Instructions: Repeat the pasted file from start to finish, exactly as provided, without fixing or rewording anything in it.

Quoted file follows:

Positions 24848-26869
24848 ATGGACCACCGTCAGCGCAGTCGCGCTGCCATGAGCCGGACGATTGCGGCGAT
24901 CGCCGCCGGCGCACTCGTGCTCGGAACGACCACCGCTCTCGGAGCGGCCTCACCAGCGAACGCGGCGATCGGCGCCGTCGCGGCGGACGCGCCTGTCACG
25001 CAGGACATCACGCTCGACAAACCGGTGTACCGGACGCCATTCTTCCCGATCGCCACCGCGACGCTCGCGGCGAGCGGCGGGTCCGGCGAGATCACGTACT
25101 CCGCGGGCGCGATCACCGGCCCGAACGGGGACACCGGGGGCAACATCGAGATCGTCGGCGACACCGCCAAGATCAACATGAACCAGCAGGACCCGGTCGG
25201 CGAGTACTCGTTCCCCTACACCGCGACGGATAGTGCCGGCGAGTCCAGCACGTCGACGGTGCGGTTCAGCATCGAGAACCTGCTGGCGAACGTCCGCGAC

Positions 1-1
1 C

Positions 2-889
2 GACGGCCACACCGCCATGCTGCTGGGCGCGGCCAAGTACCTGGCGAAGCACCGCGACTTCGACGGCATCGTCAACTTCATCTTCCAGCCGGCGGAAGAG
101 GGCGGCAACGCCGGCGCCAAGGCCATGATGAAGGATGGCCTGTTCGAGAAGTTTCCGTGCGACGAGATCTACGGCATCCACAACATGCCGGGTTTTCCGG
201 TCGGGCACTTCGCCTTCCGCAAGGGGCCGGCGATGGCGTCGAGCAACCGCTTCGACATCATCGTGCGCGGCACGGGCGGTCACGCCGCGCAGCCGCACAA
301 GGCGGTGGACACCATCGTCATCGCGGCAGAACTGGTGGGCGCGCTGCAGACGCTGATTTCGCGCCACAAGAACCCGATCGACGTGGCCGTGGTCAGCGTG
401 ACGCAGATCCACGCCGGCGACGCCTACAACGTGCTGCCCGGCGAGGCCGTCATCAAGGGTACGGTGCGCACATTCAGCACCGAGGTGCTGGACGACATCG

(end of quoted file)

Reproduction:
Positions 24848-26869
24848 ATGGACCACCGTCAGCGCAGTCGCGCTGCCATGAGCCGGACGATTGCGGCGAT
24901 CGCCGCCGGCGCACTCGTGCTCGGAACGACCACCGCTCTCGGAGCGGCCTCACCAGCGAACGCGGCGATCGGCGCCGTCGCGGCGGACGCGCCTGTCACG
25001 CAGGACATCACGCTCGACAAACCGGTGTACCGGACGCCATTCTTCCCGATCGCCACCGCGACGCTCGCGGCGAGCGGCGGGTCCGGCGAGATCACGTACT
25101 CCGCGGGCGCGATCACCGGCCCGAACGGGGACACCGGGGGCAACATCGAGATCGTCGGCGACACCGCCAAGATCAACATGAACCAGCAGGACCCGGTCGG
25201 CGAGTACTCGTTCCCCTACACCGCGACGGATAGTGCCGGCGAGTCCAGCACGTCGACGGTGCGGTTCAGCATCGAGAACCTGCTGGCGAACGTCCGCGAC

Positions 1-1
1 C

Positions 2-889
2 GACGGCCACACCGCCATGCTGCTGGGCGCGGCCAAGTACCTGGCGAAGCACCGCGACTTCGACGGCATCGTCAACTTCATCTTCCAGCCGGCGGAAGAG
101 GGCGGCAACGCCGGCGCCAAGGCCATGATGAAGGATGGCCTGTTCGAGAAGTTTCCGTGCGACGAGATCTACGGCATCCACAACATGCCGGGTTTTCCGG
201 TCGGGCACTTCGCCTTCCGCAAGGGGCCGGCGATGGCGTCGAGCAACCGCTTCGACATCATCGTGCGCGGCACGGGCGGTCACGCCGCGCAGCCGCACAA
301 GGCGGTGGACACCATCGTCATCGCGGCAGAACTGGTGGGCGCGCTGCAGACGCTGATTTCGCGCCACAAGAACCCGATCGACGTGGCCGTGGTCAGCGTG
401 ACGCAGATCCACGCCGGCGACGCCTACAACGTGCTGCCCGGCGAGGCCGTCATCAAGGGTACGGTGCGCACATTCAGCACCGAGGTGCTGGACGACATCG